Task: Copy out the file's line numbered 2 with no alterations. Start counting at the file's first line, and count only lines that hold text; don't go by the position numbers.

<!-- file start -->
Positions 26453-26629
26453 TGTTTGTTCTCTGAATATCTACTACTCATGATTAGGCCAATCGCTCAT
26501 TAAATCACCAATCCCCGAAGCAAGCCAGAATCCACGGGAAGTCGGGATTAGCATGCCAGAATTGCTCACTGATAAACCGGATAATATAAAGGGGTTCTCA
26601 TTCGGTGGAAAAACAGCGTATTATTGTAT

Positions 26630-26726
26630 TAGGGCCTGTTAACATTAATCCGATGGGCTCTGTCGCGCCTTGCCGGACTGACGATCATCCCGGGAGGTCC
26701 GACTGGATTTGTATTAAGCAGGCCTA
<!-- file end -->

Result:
26453 TGTTTGTTCTCTGAATATCTACTACTCATGATTAGGCCAATCGCTCAT